(Reuters) - Rafa Nadal's worst defeat on a claycourt for nine years offered ammunition to the naysayers but the Spaniard says his recovery from knee injury should be judged over time.
The seven-times French Open champion's narrow loss to Argentine world No. 73 Horacio Zeballos in Vina del Mar on Sunday was rightly regarded as a shock as Nadal's defeats on clay over the past eight years can be counted on two hands.
Even those rare reversals have come against players of the calibre of Roger Federer and, most notably Novak Djokovic in 2011 and the last time he lost to a player outside the world's top 20 on clay was five years ago in Rome when former world number one Juan Carlos Ferrero got the upper hand.
You have to go back to Palermo in 2004, before Nadal had won his first French title, to find the Spaniard losing to one of the game's journeymen, Frenchman Olivier Mutis who was then ranked outside the top 100.
Zeballos, who had never won a title before, played admirably but Nadal was clearly not firing on all cylinders despite reaching the final without dropping a set.
The analysis began immediately afterwards with all eyes focused on Nadal's movement for signs of the left knee problems that meant he had not played since a shock defeat at Wimbledon last year to Lukas Rosol.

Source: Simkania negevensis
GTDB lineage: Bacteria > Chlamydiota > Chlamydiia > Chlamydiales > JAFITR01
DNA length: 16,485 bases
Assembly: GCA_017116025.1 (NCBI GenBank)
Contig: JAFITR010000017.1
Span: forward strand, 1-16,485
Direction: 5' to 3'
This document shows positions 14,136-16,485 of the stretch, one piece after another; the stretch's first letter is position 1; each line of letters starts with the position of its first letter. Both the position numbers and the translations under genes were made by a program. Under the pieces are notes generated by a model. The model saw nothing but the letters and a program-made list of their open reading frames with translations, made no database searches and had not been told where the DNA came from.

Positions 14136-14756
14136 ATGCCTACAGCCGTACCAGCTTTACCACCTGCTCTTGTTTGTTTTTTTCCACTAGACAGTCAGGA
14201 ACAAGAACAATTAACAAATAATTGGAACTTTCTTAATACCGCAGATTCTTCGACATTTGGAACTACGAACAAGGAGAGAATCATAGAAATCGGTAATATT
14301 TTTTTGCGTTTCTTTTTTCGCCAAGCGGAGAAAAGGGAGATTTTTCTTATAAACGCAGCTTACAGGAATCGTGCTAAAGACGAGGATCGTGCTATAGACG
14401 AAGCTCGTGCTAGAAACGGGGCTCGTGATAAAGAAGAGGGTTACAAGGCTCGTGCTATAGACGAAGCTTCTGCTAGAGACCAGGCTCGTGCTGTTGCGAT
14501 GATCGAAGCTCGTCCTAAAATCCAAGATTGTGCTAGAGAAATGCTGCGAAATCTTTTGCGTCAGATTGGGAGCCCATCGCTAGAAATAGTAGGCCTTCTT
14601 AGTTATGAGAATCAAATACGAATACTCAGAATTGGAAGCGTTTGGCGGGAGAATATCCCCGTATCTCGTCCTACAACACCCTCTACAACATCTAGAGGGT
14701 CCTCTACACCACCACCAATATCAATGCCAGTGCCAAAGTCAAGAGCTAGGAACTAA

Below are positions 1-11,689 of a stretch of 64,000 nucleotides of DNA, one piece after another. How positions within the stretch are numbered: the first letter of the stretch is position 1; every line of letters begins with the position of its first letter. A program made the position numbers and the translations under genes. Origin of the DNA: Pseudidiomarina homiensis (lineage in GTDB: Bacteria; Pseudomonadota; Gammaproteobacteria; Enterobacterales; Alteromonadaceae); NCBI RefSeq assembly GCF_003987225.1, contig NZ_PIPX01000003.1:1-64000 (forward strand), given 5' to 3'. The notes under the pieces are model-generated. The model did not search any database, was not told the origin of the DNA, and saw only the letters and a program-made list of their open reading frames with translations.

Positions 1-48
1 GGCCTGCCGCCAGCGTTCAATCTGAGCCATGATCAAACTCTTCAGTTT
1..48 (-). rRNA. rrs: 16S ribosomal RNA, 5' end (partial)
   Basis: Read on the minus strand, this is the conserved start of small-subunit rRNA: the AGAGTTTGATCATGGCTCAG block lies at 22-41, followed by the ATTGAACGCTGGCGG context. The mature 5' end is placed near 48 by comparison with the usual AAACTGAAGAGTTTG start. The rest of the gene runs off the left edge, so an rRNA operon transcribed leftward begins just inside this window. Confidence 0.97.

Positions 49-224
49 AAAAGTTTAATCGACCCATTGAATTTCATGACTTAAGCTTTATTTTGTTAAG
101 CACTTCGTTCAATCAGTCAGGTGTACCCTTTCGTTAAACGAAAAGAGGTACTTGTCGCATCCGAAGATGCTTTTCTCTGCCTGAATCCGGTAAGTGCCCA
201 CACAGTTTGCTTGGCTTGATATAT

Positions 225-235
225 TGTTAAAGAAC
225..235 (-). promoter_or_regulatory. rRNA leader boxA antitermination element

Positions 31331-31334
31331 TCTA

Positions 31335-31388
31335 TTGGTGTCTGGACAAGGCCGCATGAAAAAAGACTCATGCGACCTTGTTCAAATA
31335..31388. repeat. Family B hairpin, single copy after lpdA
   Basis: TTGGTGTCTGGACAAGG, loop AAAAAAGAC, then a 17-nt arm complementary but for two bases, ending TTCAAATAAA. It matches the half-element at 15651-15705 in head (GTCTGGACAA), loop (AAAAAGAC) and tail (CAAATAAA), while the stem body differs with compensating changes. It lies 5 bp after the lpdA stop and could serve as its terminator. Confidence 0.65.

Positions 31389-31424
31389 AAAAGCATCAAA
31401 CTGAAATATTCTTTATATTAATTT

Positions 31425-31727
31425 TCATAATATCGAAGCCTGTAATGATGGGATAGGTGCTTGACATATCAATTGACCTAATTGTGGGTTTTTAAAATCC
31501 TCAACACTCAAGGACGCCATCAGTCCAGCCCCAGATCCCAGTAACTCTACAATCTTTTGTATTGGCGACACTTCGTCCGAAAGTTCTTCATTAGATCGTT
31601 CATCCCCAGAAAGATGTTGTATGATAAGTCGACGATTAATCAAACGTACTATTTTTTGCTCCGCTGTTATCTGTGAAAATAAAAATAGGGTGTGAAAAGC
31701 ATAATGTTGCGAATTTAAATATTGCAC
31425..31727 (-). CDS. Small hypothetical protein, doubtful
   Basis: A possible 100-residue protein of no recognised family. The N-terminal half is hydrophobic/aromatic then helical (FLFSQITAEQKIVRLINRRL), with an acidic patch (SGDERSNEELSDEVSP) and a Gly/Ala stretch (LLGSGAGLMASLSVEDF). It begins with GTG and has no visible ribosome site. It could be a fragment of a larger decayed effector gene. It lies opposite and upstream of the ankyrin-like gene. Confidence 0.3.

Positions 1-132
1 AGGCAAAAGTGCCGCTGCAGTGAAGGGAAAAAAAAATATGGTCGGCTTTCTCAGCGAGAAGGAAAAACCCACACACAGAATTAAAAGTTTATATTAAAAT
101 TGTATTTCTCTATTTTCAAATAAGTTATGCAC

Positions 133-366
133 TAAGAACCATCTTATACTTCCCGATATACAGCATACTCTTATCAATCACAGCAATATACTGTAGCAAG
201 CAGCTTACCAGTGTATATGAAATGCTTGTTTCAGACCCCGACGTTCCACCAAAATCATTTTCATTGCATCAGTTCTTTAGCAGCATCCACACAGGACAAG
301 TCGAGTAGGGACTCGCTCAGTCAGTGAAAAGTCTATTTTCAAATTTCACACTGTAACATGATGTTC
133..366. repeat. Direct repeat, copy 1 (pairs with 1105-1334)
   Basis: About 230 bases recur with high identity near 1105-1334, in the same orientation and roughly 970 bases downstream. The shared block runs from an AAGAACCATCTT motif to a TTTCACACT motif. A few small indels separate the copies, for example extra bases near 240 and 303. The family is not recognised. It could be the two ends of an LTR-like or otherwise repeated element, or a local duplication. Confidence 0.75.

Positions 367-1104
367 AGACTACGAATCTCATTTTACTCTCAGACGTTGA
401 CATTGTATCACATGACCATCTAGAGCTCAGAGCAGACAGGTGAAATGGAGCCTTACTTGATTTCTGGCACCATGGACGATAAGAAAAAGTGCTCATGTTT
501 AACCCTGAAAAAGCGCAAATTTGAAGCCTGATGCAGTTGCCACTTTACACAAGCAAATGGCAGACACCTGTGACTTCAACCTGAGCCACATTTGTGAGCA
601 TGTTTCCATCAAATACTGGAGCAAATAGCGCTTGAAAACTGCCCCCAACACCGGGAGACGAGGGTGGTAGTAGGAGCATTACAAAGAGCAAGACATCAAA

Worryingly for Nadal's million of fans, the 26-year-old openly admitted the knee was still causing him pain.
"The knee is still bothering me, but you have to face adversity with the best possible face and look forward to keep working and enjoy what I like the most, to play tennis," world No.5 Nadal said on the ATP website.
Whether or not the pain is just the result of not playing competitively for so long, or something more serious, remains to be seen but Nadal was clearly relieved that he could compete at a high level in the nine matches he played in six days, including doubles.
"A week ago we didn't know how the body would respond," the 11-times grand slam champions said.
"At least now I know we can compete at a certain level. I think that was a positive week.
"I will try to keep improving my physical sensations day by day, which is the most important thing because I don't feel that my tennis level is bad. I need more time on court."
Nadal's defeat was only his fifth in 41 claycourt finals with the others coming against Federer and Djokovic.
"I was two points away from winning the title, but I said from first day that the result was not the most important thing, although I would've liked to win," he said.
"To win four matches in a row is good news for me."
Nadal moves on to Sao Paulo this week for an indoor claycourt tournament and after a week off completes his south American comeback in Acapulco, Mexico.
Those two tournaments may offer a more reliable guide as to the chances of Nadal reaching peak from in time for the European claycourt swing in which he did not lose a match last year.
(Editing by Ed Osmond)